Eurozone ministers to decide over Greece offer

2015-07-11 07:37
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Brussels - Eurozone officials were steeling themselves Saturday for weekend talks that could decide Greece's future in the single currency, hours after Athens's parliament approved a reform package to save the country from financial collapse.

An EU source in Brussels said on Friday that the latest debt proposals from Athens - which closely resemble the last offer from its creditors before talks stalled - were "positive" enough to form the basis of a massive new bailout worth €74bn($82bn).

But Athens's biggest creditor, Berlin, has remained conspicuously quiet on the offer ahead of the talks, when eurozone ministers will have to decide how much financial and political capital they are willing to commit to keeping Greece afloat before a full EU summit on Sunday.

The EU source, who asked not to be named, said the plans stand only a "50-50" chance of approval when they go before the Eurogroup of 19 eurozone finance ministers on Saturday as hardliners such as Germany oppose any debt relief for Athens.

Hours earlier in Athens, Greece's parliament approved the bailout package submitted to the EU by Greek Prime Minister Alexis Tsipras which includes plans for a pensions overhaul, tax hikes and privatisations similar to those offered by creditors last month.

The plans, submitted in Brussels on Thursday, included several key points Tsipras's ruling coalition - and Greek voters - had previously fiercely opposed, along with a request for a three-year funding plan and a separate 35-billion-euro investment package.

Speaking before the vote, the leftist premier told parliament: "It is a choice of high national responsibility, we have a national duty to keep our people alive... we will succeed not only to stay in Europe, but to live as equal peers with dignity and pride."

The Greek government had hoped the vote - backed by 251 out of 300 deputies - would give it a mandate to continue the last-ditch debt talks, but it also revealed the depth of opposition to any fresh austerity measures among the ranks of the ruling Syriza party.

Three senior government figures were among 10 deputies who abstained or voted against the plan, while several others from the ruling party stayed away, prompting commentators to wager the result could force a shake-up in the government and even a cabinet reshuffle.

'Positive' evaluation

In Brussels, the EU source said on Friday "there has been positive evaluation of the Greek programme".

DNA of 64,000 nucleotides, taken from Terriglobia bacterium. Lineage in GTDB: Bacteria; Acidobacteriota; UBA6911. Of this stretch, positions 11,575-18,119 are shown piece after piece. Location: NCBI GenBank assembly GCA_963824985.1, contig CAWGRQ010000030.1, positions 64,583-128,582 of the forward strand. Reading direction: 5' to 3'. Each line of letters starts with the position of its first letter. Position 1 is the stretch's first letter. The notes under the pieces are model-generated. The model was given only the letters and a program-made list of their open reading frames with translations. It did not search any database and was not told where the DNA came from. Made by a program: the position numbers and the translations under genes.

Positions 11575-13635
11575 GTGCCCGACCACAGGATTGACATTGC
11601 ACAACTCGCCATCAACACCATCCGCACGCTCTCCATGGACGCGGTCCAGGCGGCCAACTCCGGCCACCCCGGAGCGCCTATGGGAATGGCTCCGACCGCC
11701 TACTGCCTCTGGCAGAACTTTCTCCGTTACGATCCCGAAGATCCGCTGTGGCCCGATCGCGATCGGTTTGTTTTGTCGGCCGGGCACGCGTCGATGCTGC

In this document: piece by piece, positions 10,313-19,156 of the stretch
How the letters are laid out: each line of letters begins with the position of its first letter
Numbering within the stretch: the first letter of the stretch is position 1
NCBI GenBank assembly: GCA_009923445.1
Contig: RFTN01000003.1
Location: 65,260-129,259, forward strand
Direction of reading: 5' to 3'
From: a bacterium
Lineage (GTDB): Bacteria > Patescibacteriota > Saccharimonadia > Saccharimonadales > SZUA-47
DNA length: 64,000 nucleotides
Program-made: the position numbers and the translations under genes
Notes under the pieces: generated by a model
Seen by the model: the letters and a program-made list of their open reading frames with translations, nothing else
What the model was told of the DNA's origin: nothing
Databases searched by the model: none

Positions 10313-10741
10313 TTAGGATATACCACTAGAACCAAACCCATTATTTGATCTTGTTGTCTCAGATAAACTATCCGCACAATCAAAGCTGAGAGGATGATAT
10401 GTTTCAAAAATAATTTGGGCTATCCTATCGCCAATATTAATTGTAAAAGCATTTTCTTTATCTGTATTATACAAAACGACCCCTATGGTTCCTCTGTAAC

The EU's bailout fund, the European Stability Mechanism, was ready to consider putting up €58bn, plus €16bn from the International Monetary Fund, for what would be a third Greek debt rescue since 2010, the source said.

The latest plan seems to have brought Athens closer to sealing a deal to save it crashing out of the euro, but it will face opposition in Brussels where some eurozone nations fear Greece could turn into a black hole for any new loans.

The Greek proposals also fail to meet international demands on some thorny issues, including tax breaks for its islands and cuts to military spending.

Speaking ahead of an EU summit called on Sunday for a final decision, Tsipras admitted mistakes had been made but insisted the new proposals were the best possible deal for Greece.

"The loan deal... entails many proposals that are far from our pledges, from what we feel is right for the recovery of the economy," he said.

Still, the premier said it was "marginally better" than proposals put forward by the creditors last month that did not offer relief from Greece's suffocating 320-billion-euro mountain of debt.

Sunday's EU summit comes a week after Greeks decisively rejected creditor demands for more austerity in return for fresh EU-IMF bailout funds in a historic public referendum.

Euro, markets soar

Earlier, France and Italy welcomed the new proposals, with French President Francois Hollande calling them "serious and credible" while cautioning that "nothing is decided yet".

Italian Prime Minister Matteo Renzi declared himself "more optimistic" that a deal would be done.

But Germany said the outcome of this weekend's crisis talks was "completely open".

Berlin leads a bloc of hardline eurozone nations saying that, after two bailouts over the past five years totalling €240bn, and €107bn in debt forgiveness in 2012, Greece is looking like a bottomless money pit.

The possibility of a breakthrough sent stock markets soaring in Europe, Asia and the US on Friday, while the euro briefly rose above $1.12 for the first time in July.

Although Greek voters last Sunday roundly voted "No" to accepting tough austerity terms for a bailout that expired June 30, they are alarmed at capital controls that have closed banks and rationed cash at ATMs.

About 8 000 people gathered in Athens ahead of the parliamentary vote on Friday to protest against more austerity, police said, although most overwhelmingly want to keep the euro.

"The government has to find a deal with its European partners no matter what. We didn't vote 'No' to leave the eurozone," said a pensioner in Athens, Nikos Eftekidis.

But another pensioner, Giorgos, said the "government's proposed measures are very tough, I wasn't expecting that".

"That's not what the Greeks voted for."

Read more on:    greece  |  greece debt crisis

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